This is an irregular feature - both in frequency and oddness - dedicated to a word I came across that I have never previously used.
salmagundi (sahl-mah-GUN-dee) n. 1. a decorative salad-based dish of sliced meats, anchovies, eggs, fruits, and vegetables arranged in rows for contrast and typically served with oil and vinegar;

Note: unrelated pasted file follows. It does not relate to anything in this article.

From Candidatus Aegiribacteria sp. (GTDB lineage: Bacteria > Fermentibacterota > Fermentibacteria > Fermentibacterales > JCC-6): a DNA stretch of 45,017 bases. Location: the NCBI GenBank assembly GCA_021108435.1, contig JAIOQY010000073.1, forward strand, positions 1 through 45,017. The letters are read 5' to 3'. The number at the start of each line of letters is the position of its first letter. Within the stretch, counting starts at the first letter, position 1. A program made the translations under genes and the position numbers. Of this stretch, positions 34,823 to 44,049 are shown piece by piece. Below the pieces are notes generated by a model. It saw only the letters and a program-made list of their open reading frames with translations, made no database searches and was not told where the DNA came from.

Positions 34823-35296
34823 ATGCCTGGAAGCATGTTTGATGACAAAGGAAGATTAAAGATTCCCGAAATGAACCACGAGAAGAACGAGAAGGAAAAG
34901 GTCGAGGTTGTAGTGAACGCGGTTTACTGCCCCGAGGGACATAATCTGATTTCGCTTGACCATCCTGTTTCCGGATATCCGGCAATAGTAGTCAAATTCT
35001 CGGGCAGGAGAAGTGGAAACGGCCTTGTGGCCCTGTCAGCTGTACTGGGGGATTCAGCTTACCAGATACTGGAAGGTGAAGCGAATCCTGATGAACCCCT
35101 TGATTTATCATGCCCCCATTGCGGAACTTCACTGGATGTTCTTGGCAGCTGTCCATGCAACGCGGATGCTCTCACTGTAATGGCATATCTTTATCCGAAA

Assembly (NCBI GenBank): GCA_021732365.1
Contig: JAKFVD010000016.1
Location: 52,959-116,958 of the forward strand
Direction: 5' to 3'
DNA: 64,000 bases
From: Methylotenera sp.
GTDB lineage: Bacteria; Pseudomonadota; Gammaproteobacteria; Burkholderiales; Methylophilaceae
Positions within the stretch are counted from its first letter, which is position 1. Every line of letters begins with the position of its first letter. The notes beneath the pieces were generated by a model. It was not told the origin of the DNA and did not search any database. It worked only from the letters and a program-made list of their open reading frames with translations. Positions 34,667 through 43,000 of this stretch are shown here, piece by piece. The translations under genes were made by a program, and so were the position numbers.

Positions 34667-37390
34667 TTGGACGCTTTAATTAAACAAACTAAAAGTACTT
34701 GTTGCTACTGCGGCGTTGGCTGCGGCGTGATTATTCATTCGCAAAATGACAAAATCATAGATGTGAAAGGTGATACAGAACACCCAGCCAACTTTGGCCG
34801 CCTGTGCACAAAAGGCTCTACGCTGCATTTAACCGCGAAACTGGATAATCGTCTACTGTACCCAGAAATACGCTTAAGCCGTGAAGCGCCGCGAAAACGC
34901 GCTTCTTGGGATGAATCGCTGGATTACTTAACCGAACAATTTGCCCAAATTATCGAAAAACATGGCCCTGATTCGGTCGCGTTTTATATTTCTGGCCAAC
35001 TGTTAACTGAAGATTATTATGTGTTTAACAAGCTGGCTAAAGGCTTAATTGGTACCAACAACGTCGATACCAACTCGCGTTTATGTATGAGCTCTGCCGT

2. A mixture or assortment; a medley; a potpourri.
Salmagundi came to the English language via the seventeenth century French word salmigondis, which in turn is likely a compound of the French words salemine (“salted food”) and condir (“to season”).
Salmagundi is also part of the title of a satirical 1807 Washington Irving novel, Salmagundi; Or, The Whimwhams & Opinions of Launcelot Langstaff, Esq. and Others. I have never read this text, but if you click on the link the text has been digitized by Google.